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1892: For whom the bell tolls

Updated: Dec 5, 2023

Deaths of inhabitants

An occurrence, happily not usual, at Cuckfield, on Wednesday, was the ringing of the death bell three times. On that day the death took place of Mr John Gander, a retired farmer, who in former years held Hanlye and Horsgate Farms, Cuckfield and had also held a farm In the district of Worth. Mr Gander bid reached a very advanced age.

The other two deaths were of Mr Hudson, who for many years was gardener at Cuckfield Park, and Mr Newnham, gardener to Mr Capps, Stafford Lodge, Cuckfield.

18 February 1892, Tunbridge Wells Journal

John Gander was 82 and was buried in the churchyard on 15 February.

There were six bells dating from 1633 but in 1815 they were re-cast and two more added to give the set that still ring out today. According to Tower Captain David Wilson, 'The original bells were probably cast in the church yard by itinerant bell founders who were paid according to the weight of the bells.' The new bells however were weighed – the lightest coming in at 5 hundredweight (250 kilos) and the heaviest 15 hundredweight (750 kilos). The 'new' bells were cast by Mr J Mears Bell Foundry of London which became The Whitechapel Bell Foundry. The bells survived a fire that broke out in the church spire on 1 May 1980 but some of the wooden fittings were damaged. Information from Cuckfield Life. For information on the Whitechapel Bell Foundry closure check out:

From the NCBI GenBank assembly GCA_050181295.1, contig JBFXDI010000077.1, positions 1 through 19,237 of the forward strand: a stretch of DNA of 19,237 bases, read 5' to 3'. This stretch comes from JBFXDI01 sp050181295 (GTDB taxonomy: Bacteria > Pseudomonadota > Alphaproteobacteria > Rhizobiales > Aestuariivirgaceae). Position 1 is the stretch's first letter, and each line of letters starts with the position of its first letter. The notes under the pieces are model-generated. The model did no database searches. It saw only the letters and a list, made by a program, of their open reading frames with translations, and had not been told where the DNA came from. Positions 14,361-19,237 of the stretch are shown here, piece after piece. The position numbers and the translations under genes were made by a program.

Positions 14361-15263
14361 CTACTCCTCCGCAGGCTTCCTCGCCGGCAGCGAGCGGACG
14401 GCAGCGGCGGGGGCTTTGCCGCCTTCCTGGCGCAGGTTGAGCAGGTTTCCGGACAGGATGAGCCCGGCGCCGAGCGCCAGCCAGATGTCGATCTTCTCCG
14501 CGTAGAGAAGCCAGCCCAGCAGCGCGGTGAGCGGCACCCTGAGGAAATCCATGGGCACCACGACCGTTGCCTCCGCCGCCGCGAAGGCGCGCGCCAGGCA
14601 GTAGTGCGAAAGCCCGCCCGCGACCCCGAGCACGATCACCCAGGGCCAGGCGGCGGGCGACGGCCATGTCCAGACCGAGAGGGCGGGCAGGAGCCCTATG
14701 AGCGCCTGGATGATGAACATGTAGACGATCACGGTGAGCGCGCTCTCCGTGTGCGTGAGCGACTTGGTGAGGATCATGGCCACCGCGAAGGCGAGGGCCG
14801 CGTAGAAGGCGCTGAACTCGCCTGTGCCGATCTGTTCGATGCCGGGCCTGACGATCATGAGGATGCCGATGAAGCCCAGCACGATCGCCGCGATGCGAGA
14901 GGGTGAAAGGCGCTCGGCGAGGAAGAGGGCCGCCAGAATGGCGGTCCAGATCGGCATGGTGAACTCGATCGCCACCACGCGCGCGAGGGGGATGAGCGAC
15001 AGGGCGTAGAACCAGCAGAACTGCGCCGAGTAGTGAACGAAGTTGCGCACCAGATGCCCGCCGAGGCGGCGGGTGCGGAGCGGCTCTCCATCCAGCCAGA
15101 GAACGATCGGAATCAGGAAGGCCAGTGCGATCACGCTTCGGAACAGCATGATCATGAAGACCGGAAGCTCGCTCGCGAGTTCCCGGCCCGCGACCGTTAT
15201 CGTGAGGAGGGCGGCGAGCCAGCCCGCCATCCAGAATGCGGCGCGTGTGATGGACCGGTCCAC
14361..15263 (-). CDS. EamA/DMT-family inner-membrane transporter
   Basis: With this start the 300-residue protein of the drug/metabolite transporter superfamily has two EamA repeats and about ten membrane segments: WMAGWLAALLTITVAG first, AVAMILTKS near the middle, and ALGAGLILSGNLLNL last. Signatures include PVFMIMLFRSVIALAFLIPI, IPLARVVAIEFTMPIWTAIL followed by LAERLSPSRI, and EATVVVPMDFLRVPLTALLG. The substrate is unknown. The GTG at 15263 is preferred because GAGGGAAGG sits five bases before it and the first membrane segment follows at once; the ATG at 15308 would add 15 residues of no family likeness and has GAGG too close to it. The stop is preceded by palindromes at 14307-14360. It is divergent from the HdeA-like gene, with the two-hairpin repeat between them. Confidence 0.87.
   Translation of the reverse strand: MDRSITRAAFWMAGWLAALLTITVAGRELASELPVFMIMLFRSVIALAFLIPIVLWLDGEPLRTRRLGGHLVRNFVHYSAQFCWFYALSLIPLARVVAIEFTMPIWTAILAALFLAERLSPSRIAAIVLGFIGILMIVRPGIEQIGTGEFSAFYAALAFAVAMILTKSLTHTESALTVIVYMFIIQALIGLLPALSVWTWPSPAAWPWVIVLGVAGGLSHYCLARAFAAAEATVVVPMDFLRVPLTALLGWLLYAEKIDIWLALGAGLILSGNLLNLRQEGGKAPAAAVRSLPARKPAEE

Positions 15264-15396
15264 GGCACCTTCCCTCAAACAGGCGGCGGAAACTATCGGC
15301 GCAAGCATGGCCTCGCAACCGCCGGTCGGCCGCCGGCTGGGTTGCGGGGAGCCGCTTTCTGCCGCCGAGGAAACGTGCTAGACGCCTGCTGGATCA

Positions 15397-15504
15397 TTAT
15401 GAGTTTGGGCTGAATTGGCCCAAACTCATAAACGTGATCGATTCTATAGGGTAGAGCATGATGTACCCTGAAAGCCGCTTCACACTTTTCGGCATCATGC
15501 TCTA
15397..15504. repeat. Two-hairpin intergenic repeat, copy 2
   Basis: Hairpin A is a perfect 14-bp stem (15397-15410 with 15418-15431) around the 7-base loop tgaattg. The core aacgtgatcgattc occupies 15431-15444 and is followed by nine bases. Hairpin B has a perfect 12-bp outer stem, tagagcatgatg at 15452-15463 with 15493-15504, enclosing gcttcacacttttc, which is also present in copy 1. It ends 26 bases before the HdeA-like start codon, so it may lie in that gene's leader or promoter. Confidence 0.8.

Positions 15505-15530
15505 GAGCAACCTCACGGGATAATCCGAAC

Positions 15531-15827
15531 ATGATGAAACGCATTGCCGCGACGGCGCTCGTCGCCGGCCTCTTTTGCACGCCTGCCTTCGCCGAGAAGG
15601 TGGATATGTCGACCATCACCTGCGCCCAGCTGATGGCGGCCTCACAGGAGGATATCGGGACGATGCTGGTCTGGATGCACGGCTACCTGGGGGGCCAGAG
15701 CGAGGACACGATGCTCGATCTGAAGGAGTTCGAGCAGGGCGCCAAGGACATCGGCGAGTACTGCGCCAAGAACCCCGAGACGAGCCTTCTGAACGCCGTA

Contributed by Malcolm Davison.

Visit Cuckfield Museum, follow the link for details



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